- President Obama says he will grant waivers from No Child Left Behind requirements
- States will be granted exemptions in exchange for certain commitments
- No Child Left Behind was signed into law by President George W. Bush a decade ago
President Barack Obama announced Friday that states will be allowed to opt out of certain requirements imposed by the controversial No Child Left Behind law, the landmark education reform initiative passed with broad bipartisan support a decade ago.
The administration will immediately begin reviewing state applications to waive various demands imposed by the law in return for credible commitments to close lingering achievement gaps.
"Higher standards are the right goal. Accountability is the right goal. Closing the achievement gap is the right goal," Obama said at the White House. "But experience has taught us that in its implementation, No Child Left Behind has some serious flaws."
Among other things, the law, which passed 2001, requires public schools to meet targets aimed at making all students proficient in reading and math by 2014 or face stiff penalties. The Department of Education has predicted that, without waivers, up to 82% of the nation's schools could miss that target and end up facing penalties including the loss of federal education dollars.
Obama blasted Congress for failing to change the law, a failure that forced the administration to act on its own, the president said.
"We can't afford to wait for an education system that isn't doing everything it should for our kids," Obama said. "We've got to act now and harness all the good ideas coming out of our states (and) coming out of our schools."
A senior administration official speaking to reporters on a conference call Thursday said the law "is hurting children by denying the children most at risk the resources they really need."
Under Obama's reforms, states will be encouraged to enact accountability standards that don't treat all schools the same.
Specifically, schools will have to implement new teacher and principal accountability standards. Local districts will have to set basic guidelines to evaluate a teacher's performance based on a number of factors, not simply student performance.
"The purpose is not to give states and districts a reprieve from accountability, but rather to unleash energy to improve our schools at the local level," Obama said in a separate statement released by the White House.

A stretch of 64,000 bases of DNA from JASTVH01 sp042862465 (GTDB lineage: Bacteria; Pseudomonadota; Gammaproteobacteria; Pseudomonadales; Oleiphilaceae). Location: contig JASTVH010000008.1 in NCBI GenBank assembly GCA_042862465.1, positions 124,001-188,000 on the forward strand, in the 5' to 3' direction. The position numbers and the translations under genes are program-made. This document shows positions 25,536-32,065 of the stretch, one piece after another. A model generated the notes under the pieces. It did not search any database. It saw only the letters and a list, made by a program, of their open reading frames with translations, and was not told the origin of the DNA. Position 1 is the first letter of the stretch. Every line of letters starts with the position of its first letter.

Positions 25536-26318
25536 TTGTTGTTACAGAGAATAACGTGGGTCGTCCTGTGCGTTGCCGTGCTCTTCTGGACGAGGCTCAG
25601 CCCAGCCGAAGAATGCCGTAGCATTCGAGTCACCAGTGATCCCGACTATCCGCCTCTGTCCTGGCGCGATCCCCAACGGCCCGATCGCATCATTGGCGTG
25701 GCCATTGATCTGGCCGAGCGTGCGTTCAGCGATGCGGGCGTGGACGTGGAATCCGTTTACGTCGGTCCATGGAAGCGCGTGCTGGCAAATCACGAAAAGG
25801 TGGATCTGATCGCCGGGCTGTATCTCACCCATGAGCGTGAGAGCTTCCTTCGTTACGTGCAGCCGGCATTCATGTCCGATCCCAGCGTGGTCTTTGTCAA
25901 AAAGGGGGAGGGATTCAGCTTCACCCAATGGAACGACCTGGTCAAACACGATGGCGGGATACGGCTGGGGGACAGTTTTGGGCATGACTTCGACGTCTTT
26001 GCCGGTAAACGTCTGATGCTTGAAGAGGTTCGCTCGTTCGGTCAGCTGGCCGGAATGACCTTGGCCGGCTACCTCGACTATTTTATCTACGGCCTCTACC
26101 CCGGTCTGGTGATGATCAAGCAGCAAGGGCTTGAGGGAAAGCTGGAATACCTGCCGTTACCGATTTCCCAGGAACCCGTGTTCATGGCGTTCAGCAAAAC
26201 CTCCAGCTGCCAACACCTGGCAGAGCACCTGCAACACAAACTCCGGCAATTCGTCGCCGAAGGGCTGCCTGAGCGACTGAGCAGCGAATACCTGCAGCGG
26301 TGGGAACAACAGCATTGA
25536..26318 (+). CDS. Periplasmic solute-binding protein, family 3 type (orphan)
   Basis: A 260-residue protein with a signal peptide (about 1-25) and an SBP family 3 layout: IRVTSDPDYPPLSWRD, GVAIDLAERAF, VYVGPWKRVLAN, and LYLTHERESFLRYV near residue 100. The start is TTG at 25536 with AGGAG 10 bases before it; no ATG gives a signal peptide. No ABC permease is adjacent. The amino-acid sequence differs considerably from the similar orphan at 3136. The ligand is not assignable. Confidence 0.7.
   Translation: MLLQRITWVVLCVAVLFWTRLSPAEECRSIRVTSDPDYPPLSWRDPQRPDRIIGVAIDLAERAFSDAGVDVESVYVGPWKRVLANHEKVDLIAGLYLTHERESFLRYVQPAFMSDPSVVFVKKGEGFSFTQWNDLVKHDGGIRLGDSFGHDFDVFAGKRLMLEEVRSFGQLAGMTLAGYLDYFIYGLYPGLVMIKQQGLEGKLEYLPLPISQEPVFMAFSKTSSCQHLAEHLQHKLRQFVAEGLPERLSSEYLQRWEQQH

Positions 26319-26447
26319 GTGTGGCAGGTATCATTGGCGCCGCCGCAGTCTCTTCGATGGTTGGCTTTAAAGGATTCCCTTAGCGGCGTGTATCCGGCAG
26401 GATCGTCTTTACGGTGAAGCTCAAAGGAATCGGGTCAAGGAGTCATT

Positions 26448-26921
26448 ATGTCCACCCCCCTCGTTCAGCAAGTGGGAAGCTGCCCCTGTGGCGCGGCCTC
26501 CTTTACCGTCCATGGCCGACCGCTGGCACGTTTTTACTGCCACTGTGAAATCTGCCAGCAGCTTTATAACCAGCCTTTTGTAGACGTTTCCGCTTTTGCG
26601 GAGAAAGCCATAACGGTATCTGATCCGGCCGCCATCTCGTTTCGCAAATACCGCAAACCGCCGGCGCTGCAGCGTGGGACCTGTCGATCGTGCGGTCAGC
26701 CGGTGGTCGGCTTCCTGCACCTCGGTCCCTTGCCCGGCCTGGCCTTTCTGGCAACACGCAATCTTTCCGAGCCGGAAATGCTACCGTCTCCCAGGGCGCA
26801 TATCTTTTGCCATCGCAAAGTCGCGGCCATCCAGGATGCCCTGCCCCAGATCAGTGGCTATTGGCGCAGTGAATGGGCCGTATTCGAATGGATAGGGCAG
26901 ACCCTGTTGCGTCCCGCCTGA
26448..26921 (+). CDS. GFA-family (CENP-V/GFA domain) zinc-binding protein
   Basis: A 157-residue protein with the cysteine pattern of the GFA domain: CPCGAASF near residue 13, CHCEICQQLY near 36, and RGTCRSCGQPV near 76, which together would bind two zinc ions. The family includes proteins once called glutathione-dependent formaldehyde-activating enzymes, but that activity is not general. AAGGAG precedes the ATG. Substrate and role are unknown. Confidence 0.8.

One of the major criticisms of the current No Child Left Behind guidelines is that it encouraged schools to lower standards rather than improve. The new guidelines "should reduce the pressure to teach the test and the narrowing of the curriculum," one administration official said.
Six months ago, the administration sent Congress its plan to revamp No Child Left Behind. That legislation, however, has stalled.
The administration insists it hasn't enacted the new changes alone. Instead, it has reached out and received input from 45 states that helped develop the new guidelines for opting out of No Child Left Behind standards. In addition, senior administration officials told reporters that 44 states and the District of Columbia are working to adopt a common set of state-developed college and career-ready standards.
Some critics fear the new guidelines will ultimately give the federal government an even larger role in states' education decisions. Administration officials deny the accusation, instead maintaining that the new guidelines will actually give states more flexibility, including how to spend 20% of their Title I money, which funds low-income education and can account for as much as a billion dollars nationwide.
Currently, No Child Left Behind requires states spend that portion of federal education dollars on tutoring.
The administration says many states and school districts are already moving toward the new guidelines. States can file a request for a waiver from the requirements by mid-November and the waivers could be granted in early 2012.